You picked up this small book—and I wrote it—because of the allure of a short prayer hidden in plain sight in the book of Proverbs. It reads easily. Speaks honestly. And contains a nice little unexpected twist. Here it is:
Two things I ask of you, Lord;
do not refuse me before I die:
Keep falsehood and lies far from me;
give me neither poverty nor riches,
but give me only my daily bread.
Otherwise, I may have too much and disown you
and say, “Who is the Lord?”
Or I may become poor and steal,
and so dishonor the name of my God. (30:7–9)
Read it again. And maybe a third time.
Did you get it? There’s a chance you did. Totally. Message received. If that’s the case, you can put this book back on the shelf and move on to your next theological brainteaser. For savvy people like you, this passage is fairly straightforward.
Or is it?
I submit there’s more to the Prayer of Agur and the surrounding passages than you might imagine. There’s quite a bit of subtext and tons of application for today. So before you go, allow me to tease you with a few unexpected observations regarding Agur and his contribution to one of the most quoted books of the Bible.
First, Agur’s prayer is the only prayer in all of Proverbs. Considering the many topics covered and the literary devices included in the book of Proverbs, that should come as a bit of a surprise.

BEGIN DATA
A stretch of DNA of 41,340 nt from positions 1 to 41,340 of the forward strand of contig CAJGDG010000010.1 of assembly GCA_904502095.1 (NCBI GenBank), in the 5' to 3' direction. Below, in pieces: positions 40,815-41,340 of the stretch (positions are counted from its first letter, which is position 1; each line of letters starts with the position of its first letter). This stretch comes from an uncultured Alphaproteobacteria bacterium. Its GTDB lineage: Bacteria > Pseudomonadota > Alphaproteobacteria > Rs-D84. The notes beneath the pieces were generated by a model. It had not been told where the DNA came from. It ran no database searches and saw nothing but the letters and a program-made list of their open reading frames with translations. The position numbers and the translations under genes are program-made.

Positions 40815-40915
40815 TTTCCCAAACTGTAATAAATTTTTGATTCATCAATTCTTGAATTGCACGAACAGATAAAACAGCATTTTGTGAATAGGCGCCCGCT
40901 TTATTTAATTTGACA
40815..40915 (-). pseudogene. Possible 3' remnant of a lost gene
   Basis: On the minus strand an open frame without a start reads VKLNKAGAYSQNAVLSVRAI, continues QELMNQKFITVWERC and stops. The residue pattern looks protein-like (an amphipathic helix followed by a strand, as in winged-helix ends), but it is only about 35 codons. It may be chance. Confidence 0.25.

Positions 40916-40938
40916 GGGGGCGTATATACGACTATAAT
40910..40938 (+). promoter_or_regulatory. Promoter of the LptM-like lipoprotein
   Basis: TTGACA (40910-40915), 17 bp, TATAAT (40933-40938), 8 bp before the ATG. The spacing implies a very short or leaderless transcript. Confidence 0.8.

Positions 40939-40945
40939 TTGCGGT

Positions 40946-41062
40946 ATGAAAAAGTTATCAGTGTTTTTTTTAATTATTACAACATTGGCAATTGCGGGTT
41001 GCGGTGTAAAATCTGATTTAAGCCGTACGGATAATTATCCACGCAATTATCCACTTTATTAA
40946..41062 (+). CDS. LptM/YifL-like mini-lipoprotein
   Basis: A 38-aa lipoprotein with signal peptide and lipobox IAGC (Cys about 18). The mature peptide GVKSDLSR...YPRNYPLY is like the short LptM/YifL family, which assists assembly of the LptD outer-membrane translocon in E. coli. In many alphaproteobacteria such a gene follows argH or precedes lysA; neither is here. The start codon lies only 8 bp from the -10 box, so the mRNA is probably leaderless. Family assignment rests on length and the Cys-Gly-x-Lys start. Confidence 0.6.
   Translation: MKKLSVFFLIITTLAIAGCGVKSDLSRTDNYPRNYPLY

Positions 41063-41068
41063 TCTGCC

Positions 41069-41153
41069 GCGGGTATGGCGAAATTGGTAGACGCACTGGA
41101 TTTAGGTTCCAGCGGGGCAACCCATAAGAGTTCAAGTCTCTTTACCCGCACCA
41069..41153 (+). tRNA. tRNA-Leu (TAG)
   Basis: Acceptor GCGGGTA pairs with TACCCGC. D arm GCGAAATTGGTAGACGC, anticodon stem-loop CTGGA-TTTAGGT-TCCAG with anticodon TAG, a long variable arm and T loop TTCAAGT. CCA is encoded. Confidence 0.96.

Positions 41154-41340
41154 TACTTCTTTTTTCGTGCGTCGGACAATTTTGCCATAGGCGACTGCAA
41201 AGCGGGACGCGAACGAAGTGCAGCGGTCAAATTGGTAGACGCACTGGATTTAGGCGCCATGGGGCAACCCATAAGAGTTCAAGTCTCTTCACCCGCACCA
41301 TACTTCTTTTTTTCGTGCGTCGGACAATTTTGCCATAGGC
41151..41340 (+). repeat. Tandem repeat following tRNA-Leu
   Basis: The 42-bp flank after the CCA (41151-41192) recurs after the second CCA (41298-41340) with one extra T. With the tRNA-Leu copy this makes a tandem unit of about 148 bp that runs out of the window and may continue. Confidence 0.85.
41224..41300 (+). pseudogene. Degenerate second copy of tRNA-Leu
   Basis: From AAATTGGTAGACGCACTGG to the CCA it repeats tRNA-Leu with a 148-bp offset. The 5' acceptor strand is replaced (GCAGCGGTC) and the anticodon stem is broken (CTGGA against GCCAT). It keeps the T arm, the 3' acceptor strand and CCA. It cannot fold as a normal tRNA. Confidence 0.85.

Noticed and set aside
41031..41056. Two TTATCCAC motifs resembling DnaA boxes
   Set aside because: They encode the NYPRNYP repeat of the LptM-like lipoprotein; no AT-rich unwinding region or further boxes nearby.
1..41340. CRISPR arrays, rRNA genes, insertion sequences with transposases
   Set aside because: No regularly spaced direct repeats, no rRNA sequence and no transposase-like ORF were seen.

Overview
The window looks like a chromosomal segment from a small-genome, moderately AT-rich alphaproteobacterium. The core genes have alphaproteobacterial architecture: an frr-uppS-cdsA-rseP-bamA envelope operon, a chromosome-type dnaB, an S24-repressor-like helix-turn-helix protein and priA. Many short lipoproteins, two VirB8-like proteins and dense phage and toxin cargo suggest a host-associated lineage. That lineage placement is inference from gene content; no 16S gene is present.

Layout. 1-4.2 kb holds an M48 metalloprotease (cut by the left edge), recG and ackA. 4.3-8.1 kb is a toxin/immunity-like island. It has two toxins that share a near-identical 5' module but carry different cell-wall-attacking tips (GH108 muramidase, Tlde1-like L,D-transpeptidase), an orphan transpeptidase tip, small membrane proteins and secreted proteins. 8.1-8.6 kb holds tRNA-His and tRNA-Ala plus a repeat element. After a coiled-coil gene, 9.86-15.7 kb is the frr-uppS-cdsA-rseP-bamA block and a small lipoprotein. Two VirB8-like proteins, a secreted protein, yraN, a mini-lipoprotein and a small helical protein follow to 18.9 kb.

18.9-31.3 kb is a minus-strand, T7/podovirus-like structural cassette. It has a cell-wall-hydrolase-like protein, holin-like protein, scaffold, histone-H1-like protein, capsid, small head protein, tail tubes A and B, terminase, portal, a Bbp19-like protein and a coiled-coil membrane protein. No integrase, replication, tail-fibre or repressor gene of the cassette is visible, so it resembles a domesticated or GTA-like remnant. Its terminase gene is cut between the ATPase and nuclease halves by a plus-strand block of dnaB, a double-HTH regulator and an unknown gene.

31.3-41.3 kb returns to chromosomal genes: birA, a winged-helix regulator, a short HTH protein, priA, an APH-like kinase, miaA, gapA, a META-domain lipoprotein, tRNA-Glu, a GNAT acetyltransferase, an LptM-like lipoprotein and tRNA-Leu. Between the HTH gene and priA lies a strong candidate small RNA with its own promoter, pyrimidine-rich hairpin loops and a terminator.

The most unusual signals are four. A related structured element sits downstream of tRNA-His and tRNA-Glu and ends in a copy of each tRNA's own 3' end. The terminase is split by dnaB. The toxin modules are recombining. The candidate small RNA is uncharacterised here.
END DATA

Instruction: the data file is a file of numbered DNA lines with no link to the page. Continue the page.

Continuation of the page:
Second, while there are hundreds of prophecies in the Old Testament predicting Jesus as the coming Messiah, the chapter written by Agur is one of a handful of times where the idea of Godhaving a son is actually mentioned (see verse 4). It turns out Agur was more than just a guy who wrote commonsense prayers. He was a true prophet.
Third, Agur’s short yet powerful prayer is especially applicable today. Too many individuals, families, churches, and communities are trapped in a cycle of self-destructive behavior including lying to ourselves, lying to others, chasing wealth, and fearing poverty. The twenty-first-century life is way out of balance, careening between extremes. Agur is praying desperately to see the big picture and live in that sweet spot of knowing Jesus, knowing He is enough, and knowing He’s got a plan for our lives.